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Society, Arts and Culture

Don't Stop the Music: How Jazz Ensembles Kept the Groove Going in a Pandemic

A Zoom screenshot showing various students and faculty members virtually meeting.
Written By Gabby Ferreira

In February 2020, the students in Cal Poly’s jazz ensembles were gearing up to record a CD following a set of concerts around Leap Day.

More than three hundred and sixty-five days and one pandemic later, that CD, titled “another time, another place,” is out and available on streaming services — a testament to their grit and determination to put music out into the world in a time when playing music in a physical group is nearly impossible.

“Normally, we’re all out performing and playing gigs and interacting with people,” said Arthur White, the music department’s director of jazz studies. “We didn’t have that option this year, so we’ve done what we can. This was a way to commit to creating music in this environment.”

The ensembles, which include a big-band style instrumental group and a vocal group, were looking forward to recording when they were sent home for an extended spring break. Then the news broke that they wouldn’t be returning to campus anytime soon.

“Boom, we all got sent home,” said Kelley Fredrickson, a second-year music major and Vocal Jazz Ensemble member. “It was a big shock because we only thought it was going to be a couple of weeks, and then Dr. White told us we all needed to be prepared to record from home.”

On campus, students have access to performance spaces and practice rooms, as well as other group members with whom they can sing and play instruments. But with everyone scattered across the country, unable to rehearse safely in person and dealing with various living situations and technological issues, things got challenging.

“It was really difficult,” said Danna Dumandan, a second-year music major and Vocal Jazz Ensemble member who moved back home when the pandemic began. Dumandan’s living arrangements, including living with eight other family members and sharing a room, made it hard to find quiet time to record a quality take.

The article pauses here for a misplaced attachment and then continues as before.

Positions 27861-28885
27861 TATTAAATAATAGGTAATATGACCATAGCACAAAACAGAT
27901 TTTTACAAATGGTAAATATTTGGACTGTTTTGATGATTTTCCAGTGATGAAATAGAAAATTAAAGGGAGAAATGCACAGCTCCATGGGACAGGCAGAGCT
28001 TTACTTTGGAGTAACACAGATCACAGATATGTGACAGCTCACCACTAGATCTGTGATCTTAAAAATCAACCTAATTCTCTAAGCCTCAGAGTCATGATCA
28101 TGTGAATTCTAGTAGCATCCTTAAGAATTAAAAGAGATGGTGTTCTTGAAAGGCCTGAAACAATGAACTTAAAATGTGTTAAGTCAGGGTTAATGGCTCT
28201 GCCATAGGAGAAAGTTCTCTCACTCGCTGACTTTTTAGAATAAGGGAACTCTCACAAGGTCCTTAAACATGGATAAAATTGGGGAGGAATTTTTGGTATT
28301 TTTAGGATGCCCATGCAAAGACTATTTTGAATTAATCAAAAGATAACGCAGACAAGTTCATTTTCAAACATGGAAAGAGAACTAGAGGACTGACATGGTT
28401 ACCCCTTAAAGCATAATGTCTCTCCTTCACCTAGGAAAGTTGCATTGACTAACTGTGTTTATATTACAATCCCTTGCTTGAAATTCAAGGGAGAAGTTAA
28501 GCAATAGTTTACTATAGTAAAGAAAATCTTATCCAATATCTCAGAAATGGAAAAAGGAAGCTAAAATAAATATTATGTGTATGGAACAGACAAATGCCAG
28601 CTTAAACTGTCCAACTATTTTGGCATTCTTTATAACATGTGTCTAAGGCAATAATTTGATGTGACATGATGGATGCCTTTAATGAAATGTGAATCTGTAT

“It was always loud in my house,” she said. “It was a really hard schedule to work around because I had to do things around everybody else.”

Ultimately, “I’ve learned a lot about my perseverance as a musician,” Dumandan said. “The fact that I got it done and just didn’t put it down and quit, I’m proud of myself for that and I’m glad I kept going.”

Fredrickson also had to schedule her recordings around family members’ working hours and routines, and found that sometimes noises like airplanes flying overhead or someone nearby mowing a lawn could also affect the recording. But the vocal ensemble pulled together, supporting each other via a group chat and singing their parts to each other to help people practice.

“They were phenomenal the whole quarter and they were just as stressed as I was,” White said. ““This is a really impressive feat that they’ve accomplished.”

The students recorded about two songs a week for a total of eight songs for each ensemble. Typically, when not recording a CD, students learn about four songs in a quarter, Dumandan said. Once all the songs were recorded, White took the recordings and mixed them, trying to make the groups sound as cohesive as possible.

Months passed. Then, over winter break, a package arrived at Dumandan’s house. She eagerly tore it open, revealing the CD she and others had worked so hard on in the early, difficult days of the pandemic.

“I was like, ‘Oh my God,’” she said, adding that she immediately listened to the whole thing. “I can’t believe we did this all by ourselves at our houses.”

Fredrickson also felt a sense of relief and accomplishment.

“When we heard all the songs fully mixed, I felt so accomplished and achieved as a student and with the group, knowing we really completed something that sounds amazing that people can enjoy,” Fredrickson said. “It was just a really great experience and I’m super thankful for it.”

“It really was a Learn by Doing project on every level,” White said. “I’m so proud of these two ensembles not only because they accomplished something they’d never done before, they did it in the middle of a pandemic and they did it without a safety net. I can’t stress enough how significant their work on this record is and how I think everybody who listens to it is going to hear some amazing performances.”